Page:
Hands-on: Star Wars: The Old Republic's Trooper class

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LucasArts and BioWare have thus far released information for their upcoming MMO, Star Wars: The Old Republic, at a painfully slow pace -- the same goes for the hands-on opportunities they've offered us over the past year. When we finished our demo of the game at GDC, we were still left with a number of the same questions we had when we checked out the game back in December: Will there be space combat? What community features will be available? Can we build our own sentient, wise-cracking droids which secretly possess hearts of gold (and tin)?

Alas, these questions remain unanswered. However, our GDC demo did clarify one hang-up we've been concerned about since the game was announced: Why would anyone play as a non-Force user? The answer is now clear. It's because the Galactic Republic's Trooper class is awesome.
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Prolific MMO players should be familiar with the Trooper's combat mechanics. Basic rifle shots build up action points that you can use to execute stronger attacks, such as a concussive shot that knocks enemies to the floor, a sticky grenade which incapacitates an enemy before dealing tons of burst damage and a rapid fire ability which riddles an enemy with lasers. There's also a melee attack which knocks enemies who get too close for comfort to the ground but, with a long cooldown timer, this is a last-ditch measure.

None of these abilities -- not even the basic attack -- can be set to auto-fire. You're constantly choosing the best option on a moment-to-moment basis. Got a big group of enemies? Sticky bomb the one closest to the middle to wipe them all out. Got a wave of melee attackers coming for you? Slow their progress with some concussive bursts. Got a pesky enemy taking cover behind a pillar? Rush him, knock him to the ground, and give him a few laser beams.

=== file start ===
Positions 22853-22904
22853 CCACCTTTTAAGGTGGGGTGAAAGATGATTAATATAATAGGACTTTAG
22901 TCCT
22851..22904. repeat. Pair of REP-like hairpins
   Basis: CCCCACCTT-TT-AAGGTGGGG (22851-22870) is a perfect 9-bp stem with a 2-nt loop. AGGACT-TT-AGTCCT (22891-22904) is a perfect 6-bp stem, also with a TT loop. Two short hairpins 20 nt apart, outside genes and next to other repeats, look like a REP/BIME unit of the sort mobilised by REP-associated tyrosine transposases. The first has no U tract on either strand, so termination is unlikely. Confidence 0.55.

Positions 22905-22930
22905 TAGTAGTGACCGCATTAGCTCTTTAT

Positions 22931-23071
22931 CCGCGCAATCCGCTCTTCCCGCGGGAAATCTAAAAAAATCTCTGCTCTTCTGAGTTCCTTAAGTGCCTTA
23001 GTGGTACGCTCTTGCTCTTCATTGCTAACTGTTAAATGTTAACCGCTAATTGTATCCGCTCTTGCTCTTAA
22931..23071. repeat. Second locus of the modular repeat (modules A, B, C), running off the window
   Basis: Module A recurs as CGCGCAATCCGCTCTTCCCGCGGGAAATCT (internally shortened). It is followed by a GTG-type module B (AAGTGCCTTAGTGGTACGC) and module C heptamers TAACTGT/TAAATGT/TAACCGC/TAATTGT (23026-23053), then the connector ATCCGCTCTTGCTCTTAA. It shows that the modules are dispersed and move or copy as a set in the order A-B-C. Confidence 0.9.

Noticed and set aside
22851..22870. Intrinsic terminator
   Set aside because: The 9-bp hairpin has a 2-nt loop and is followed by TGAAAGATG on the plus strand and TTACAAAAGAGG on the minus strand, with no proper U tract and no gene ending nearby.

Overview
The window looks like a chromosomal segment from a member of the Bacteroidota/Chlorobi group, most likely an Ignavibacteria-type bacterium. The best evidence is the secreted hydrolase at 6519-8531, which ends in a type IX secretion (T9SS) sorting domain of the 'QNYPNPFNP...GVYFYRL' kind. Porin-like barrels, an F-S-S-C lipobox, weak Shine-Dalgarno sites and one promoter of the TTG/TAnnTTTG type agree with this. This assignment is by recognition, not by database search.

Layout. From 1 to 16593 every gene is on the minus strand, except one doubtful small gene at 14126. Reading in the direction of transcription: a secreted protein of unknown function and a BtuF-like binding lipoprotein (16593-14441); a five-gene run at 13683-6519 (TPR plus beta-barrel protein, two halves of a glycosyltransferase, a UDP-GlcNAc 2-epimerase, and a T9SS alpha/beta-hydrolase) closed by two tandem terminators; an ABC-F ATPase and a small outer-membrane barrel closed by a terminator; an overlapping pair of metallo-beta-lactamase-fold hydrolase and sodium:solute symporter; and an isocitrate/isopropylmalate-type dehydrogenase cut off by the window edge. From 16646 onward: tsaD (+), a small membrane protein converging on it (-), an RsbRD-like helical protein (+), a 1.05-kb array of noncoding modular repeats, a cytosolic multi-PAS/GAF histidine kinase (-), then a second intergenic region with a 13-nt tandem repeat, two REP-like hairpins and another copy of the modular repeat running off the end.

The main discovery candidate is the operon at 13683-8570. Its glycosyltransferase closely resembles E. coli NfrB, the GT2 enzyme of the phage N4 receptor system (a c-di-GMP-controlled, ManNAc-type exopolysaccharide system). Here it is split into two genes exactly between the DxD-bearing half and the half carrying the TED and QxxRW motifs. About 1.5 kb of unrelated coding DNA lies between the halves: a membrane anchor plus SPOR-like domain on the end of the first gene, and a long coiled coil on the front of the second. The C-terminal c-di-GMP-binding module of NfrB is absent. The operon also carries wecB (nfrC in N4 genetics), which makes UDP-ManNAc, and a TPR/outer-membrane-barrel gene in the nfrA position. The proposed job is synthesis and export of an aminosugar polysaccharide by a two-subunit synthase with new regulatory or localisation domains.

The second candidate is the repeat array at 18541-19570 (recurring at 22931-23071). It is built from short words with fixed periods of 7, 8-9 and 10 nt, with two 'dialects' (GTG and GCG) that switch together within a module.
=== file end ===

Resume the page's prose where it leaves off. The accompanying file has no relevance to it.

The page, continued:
If The Old Republic's other classes are this action-centric, I could easily see this game becoming a big hit with the non-MMO-playing crowd. It's remarkably accessible -- at the GDC preview event, LucasArts basically plunked me down in front of a computer with little instruction on how to play. Everything just feels natural, looks extremely polished and moves along at a faster pace than any other online RPG I've ever played.

For example, one neat feature I saw for the first time during this demo was a set of quests you automatically acquire once you start fulfilling their requirements. These are meant to complement the main story quests, awarding you items and experience for killing a number of a certain type of enemy. It looks to be a clever response to a fairly annoying hassle every MMORPG has made its players undergo.

The heavy focus on voiced dialogue was apparent during the single mission I played through during my time with the game. After every few encounters, I'd come across an NPC who would strike up a conversation with me, usually offering me three Mass Effect-ish dialogue options ranging from congenial to just plain mean. These dialogue options would resolve the scene in different ways. Do you kill the wounded enemy insurgents, or let them walk away?

It's tough to fully evaluate the merits of an MMORPG with just one hour behind the wheel, but I'm starting to get a clear picture of what BioWare is going for with The Old Republic. It is, at its core, a BioWare RPG -- filled with vibrant landscapes, interesting characters and top-notch writing and voice acting. It's clear that these principles weren't compromised to fit the game into an established MMO archetype. The Old Republic is a whole new breed, and I can't wait to spend more time exploring it.

This article was originally published on Joystiq.